‘Unlike some Festschriften this is a valuable (and reasonably priced) collection which is considerably more than the sum of its parts, and a suitable tribute to an outstanding scholar.’ – G.M. Ditchfield, The English Historical Review, Volume 133, Issue 560, 20 March 2018
‘There is no doubt that the transdisciplinary approach of this book to ecclesiology represents a unique and remarkable contribution to the field….[I] would warmly recommend this book to anyone interested in studying ecclesiology. It is not just the innovative perspective that makes this volume an important accomplishment, but also the gathered variety of methodologies and ecclesiological loci which it presents.’ – Petre Maican, Reviews in Religion and Theology, January 2018
James Clarke & Co is proud to present a guest blog post from Zoe Hollinger, a PhD student studying the intertextuality and the use of the Old Testament in Hebrews from Belfast.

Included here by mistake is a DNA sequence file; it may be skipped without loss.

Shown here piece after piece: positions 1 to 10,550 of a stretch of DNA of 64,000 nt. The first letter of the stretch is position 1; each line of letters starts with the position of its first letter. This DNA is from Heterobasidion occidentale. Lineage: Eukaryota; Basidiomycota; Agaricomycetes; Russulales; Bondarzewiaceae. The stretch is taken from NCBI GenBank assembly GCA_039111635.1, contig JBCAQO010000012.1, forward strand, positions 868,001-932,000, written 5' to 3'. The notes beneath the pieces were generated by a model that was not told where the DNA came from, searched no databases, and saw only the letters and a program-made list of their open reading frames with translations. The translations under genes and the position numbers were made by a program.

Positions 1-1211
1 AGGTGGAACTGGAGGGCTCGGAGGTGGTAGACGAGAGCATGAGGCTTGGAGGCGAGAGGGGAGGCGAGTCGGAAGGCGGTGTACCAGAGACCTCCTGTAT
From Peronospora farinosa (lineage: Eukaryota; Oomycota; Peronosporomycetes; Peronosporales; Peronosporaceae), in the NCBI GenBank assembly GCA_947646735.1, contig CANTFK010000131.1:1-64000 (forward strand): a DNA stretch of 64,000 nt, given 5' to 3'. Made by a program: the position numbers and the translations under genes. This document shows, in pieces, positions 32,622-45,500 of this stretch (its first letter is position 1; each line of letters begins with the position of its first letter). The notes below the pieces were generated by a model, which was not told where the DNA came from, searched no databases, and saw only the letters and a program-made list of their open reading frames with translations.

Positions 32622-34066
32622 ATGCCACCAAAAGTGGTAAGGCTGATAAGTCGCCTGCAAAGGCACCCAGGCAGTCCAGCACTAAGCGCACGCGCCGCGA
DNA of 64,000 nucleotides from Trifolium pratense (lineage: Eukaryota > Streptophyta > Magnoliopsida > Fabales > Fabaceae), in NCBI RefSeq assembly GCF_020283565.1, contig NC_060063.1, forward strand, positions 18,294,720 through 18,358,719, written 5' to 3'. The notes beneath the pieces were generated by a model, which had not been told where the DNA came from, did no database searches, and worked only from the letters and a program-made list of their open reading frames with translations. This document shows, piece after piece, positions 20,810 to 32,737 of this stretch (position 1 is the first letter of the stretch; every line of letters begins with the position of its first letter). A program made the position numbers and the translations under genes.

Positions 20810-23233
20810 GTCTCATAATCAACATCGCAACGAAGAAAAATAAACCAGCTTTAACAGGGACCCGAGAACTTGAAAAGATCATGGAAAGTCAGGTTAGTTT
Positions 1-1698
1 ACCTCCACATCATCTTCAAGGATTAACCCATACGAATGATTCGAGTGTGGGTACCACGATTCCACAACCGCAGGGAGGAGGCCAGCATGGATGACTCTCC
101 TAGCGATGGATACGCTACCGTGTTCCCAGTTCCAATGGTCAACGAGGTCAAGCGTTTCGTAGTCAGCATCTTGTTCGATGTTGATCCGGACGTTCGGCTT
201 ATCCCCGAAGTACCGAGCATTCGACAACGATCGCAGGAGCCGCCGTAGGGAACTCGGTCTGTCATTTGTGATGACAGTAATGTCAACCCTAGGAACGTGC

Review of Margaret G. Sim’s, A Relevant Way to Read: A New Approach to Exegesis and Communication. Cambridge: James Clark and Co., 2016; 136 pages; £17.50; ISBN: 9780227174425.
In A Relevant Way to Read, Margaret G. Sim draws from her background as a linguist and Bible translator in order to provide a brief introduction to relevance theory and its application to biblical studies. Relevance theory originated as an attempt to explain how humans communicate, emphasising the importance of inferring information and optimising relevance. Although some of the insights gained from relevance theory have influenced how linguists translate Scripture, little work has been done on how the theory may benefit NT exegesis. Through her utilisation of relevance theory, the subject of her PhD, Sim intends to provide a new angle through which old interpretive problems can be examined (p117).
Sim’s study can be divided into two parts: the first section provides the theory behind her study (chapters 1-2), whilst the second demonstrates how one can apply this theory to particular areas of NT interpretation (chapters 3-7).